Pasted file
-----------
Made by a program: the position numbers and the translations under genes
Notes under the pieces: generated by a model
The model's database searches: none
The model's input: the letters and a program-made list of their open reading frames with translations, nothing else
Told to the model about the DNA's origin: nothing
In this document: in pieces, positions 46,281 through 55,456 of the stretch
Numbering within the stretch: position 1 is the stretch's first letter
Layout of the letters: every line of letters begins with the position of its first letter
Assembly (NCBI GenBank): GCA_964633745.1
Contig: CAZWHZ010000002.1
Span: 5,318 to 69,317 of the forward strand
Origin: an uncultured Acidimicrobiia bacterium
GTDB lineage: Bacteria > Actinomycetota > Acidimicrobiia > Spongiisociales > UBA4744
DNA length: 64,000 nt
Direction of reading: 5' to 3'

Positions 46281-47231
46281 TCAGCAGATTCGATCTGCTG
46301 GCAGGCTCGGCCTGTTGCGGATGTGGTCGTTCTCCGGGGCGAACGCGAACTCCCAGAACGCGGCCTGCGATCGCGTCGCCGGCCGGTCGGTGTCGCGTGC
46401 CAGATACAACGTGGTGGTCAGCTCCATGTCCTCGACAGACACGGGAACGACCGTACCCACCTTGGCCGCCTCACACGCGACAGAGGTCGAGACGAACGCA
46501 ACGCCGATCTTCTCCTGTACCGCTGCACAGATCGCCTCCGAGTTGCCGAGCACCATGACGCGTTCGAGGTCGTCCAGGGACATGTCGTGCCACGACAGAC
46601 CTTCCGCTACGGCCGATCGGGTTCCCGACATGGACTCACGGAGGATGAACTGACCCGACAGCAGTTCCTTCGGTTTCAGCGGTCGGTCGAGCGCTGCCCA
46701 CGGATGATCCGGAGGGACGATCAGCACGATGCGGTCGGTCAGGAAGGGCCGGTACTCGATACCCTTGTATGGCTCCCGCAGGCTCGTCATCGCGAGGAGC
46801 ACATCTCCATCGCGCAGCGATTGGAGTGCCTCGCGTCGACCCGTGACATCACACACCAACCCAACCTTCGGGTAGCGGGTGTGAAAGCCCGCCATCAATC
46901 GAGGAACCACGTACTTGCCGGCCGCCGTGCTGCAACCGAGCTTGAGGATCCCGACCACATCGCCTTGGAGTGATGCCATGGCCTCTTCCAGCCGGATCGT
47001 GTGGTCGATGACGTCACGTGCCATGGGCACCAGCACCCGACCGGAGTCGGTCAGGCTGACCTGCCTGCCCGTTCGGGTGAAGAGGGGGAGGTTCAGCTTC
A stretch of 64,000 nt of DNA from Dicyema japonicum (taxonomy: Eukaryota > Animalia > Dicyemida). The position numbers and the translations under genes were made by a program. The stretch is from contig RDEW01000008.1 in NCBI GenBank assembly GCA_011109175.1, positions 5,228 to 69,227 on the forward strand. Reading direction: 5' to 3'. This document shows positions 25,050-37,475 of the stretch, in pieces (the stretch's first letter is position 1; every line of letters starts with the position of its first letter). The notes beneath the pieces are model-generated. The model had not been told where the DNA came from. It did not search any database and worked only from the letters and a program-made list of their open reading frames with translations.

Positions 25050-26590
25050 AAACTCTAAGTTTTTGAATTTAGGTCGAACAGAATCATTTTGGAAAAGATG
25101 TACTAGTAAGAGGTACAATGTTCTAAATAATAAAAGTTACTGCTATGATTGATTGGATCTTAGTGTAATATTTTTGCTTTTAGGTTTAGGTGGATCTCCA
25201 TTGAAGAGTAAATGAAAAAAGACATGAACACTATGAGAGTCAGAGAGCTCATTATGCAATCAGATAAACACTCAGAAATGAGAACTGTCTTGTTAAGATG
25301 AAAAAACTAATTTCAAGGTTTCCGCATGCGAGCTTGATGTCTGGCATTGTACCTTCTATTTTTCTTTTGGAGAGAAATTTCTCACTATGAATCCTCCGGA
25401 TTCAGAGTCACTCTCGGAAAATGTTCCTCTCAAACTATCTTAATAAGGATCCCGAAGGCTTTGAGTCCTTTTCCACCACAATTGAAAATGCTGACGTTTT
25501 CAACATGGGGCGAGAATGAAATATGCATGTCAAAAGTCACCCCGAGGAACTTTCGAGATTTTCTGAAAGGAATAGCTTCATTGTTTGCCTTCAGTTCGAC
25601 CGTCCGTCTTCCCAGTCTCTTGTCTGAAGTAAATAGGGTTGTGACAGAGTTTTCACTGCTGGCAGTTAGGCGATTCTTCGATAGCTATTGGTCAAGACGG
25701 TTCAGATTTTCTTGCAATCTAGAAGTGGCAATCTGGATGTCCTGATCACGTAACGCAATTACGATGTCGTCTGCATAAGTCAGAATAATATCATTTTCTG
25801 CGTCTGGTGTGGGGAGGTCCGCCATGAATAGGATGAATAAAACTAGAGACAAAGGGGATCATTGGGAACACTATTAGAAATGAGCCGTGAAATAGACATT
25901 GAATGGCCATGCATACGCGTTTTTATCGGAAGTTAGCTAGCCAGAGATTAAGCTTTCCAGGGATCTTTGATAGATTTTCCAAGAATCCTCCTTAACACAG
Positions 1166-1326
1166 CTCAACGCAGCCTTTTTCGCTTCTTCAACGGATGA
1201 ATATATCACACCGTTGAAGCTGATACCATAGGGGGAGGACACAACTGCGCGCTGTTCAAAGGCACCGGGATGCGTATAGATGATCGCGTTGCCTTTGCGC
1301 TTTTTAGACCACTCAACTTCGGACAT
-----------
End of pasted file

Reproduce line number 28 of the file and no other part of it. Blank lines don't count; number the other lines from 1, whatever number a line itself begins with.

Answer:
25050 AAACTCTAAGTTTTTGAATTTAGGTCGAACAGAATCATTTTGGAAAAGATG